When was the last time that you spotted a funeral home on your local list of “Top 10 favorite small businesses”? While some of us don't like thinking about the end of life, let alone providing a service to those who grieve a loss, funeral homes like McCutcheon & Jones serve a need that goes far beyond laying loved ones to rest. When we sat down with Carl McCutcheon Jr. and his parents, he explained why his family’s business does more for their community than organizing a last farewell to loved ones. It’s a story about history, community, and pride.
“Funeral homes play an important role in tying together a community in a time of need. The relationship between families and the funeral home is very personal; many people make arrangements years, even decades, in advance, with a funeral home they know and trust. Black funeral homes in particular are a critical part of a community. During segregation, white funeral homes denied Black and other minority communities the ability to appropriately mourn their loved ones by refusing to host funerals for Black families. Instead, the mortician would prepare the body at the funeral home, and bring it back to the family's house where the funeral service would be held. Historically, Black funeral homes opened so that their communities and families could celebrate the legacies of their loved ones. Today these funeral homes service their community by providing comfort to grieving families.”
Carl E. McCutcheon Sr. founded McCutcheon’s Funeral Home in 1983 in Waynesboro, Virginia. About 10 years later Mr. McCutcheon also took over the operations of Kenneth L. Jones Funeral Home in Staunton, Virginia. In 2019, the two funeral homes merged to become McCutcheon and Jones Funeral Home and Cremation Services, in Waynesboro. Today, the funeral home is run by the second generation of the McCutcheon family, Mr. McCutcheon’s son, Carl McCutcheon Jr., and his wife Tammy McCutcheon, who serves as the Funeral Director.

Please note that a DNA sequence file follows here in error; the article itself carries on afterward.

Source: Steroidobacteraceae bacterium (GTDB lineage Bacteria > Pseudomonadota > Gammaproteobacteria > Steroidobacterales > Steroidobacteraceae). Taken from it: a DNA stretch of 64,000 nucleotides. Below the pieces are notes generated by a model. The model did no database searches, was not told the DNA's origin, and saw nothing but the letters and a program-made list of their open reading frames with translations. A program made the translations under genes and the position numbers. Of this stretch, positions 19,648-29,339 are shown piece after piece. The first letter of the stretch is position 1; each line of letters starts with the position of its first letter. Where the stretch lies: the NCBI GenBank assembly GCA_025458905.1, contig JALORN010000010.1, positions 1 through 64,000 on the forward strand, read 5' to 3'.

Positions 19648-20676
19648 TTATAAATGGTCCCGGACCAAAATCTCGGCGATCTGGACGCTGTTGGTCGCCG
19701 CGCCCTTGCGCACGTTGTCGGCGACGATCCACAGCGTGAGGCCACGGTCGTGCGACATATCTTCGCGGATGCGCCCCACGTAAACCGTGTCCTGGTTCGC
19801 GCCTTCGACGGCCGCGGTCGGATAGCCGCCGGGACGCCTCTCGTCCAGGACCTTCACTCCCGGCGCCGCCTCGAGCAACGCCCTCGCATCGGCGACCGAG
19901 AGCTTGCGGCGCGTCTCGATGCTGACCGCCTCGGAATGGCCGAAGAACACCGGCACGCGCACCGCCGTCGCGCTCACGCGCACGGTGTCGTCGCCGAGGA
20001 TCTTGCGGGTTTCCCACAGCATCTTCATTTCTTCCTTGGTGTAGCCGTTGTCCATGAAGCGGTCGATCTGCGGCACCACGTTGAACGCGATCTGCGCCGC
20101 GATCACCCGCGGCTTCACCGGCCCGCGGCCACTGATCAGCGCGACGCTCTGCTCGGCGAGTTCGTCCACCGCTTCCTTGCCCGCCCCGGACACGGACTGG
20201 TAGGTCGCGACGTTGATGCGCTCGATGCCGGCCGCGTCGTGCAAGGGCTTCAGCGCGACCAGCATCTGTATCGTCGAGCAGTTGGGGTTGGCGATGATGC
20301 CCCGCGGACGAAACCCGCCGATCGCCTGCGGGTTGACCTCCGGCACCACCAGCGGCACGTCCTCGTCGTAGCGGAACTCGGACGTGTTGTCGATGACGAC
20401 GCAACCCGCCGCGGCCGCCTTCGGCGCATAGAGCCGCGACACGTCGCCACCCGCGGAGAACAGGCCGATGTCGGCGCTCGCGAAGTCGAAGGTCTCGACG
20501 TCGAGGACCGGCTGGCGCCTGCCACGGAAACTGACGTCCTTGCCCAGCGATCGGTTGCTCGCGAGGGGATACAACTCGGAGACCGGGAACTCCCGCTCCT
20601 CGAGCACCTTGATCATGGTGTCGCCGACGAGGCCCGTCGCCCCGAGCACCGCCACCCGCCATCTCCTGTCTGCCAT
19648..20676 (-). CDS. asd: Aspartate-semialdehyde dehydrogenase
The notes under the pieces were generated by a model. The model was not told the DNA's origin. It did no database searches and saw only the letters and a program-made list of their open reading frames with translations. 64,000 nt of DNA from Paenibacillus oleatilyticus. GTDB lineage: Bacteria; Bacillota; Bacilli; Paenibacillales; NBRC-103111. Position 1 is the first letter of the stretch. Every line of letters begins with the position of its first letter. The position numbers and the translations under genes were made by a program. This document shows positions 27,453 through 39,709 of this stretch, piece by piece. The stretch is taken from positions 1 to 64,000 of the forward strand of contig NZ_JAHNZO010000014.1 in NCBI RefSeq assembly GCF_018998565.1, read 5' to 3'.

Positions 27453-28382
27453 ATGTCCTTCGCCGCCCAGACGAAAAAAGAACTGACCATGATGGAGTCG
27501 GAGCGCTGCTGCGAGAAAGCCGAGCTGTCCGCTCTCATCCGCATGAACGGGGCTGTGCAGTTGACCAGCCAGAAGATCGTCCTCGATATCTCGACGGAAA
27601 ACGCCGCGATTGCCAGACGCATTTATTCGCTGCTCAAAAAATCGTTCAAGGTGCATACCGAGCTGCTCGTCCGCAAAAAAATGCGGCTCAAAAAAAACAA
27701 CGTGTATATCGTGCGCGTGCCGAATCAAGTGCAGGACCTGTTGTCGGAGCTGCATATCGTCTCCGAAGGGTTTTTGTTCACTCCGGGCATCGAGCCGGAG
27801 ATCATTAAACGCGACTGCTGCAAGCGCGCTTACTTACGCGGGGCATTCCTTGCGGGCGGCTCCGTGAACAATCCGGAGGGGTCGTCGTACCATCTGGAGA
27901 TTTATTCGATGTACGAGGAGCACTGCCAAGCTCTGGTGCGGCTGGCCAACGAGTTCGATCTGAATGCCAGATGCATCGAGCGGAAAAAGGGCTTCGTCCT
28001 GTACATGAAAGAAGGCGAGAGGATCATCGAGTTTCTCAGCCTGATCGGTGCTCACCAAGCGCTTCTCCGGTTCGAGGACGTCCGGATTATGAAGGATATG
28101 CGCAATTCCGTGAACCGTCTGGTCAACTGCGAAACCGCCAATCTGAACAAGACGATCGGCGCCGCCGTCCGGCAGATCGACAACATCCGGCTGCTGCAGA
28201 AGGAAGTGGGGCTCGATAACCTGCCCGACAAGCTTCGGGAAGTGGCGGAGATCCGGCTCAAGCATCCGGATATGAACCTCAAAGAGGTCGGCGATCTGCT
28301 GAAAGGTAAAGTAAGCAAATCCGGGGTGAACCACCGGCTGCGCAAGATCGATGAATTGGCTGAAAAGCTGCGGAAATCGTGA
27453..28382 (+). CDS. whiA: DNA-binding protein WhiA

Carl McCutchon Sr. always dreamed of opening a business in his hometown. After living in New York, he returned to Waynesboro and opened his funeral home just three doors down from where he was born. “ He worked hard in school to overcome the poor education we received in a segregated school system,” remarked Mrs. McCutcheon about her husband. Carl said, “When I returned to Virginia, I wanted my business to be an inspiration to Black and other People of Color, to prove that a Black business could succeed.” Mr. McCutcheon Sr. worked diligently not just to be a successful business owner, but also to be a strong father and provide for his family. Carl McCutcheon Jr. emotionally recalled the way his dad supported him throughout his youth, “He made sure I had everything I needed, and I’ll never forget that.”
Today, the McCutcheon family remains proud of their family business, and the service they provide to their community. They’re ready to expand further, and to serve all races and nationalities, to be able to serve their community best. Renovations are underway at the funeral home, as well as a project to refurbish a 1962 Cadillac hearse. What other funeral home has that? The family has operated their business with zero debt. McCutcheon and Jones Funeral Home and Cremation Services goes above and beyond to be able to serve your family so that you can honor your loved ones and their legacy. They’ll even provide you with a horse-drawn carriage for your loved one's funeral service, a true example of their commitment to their community.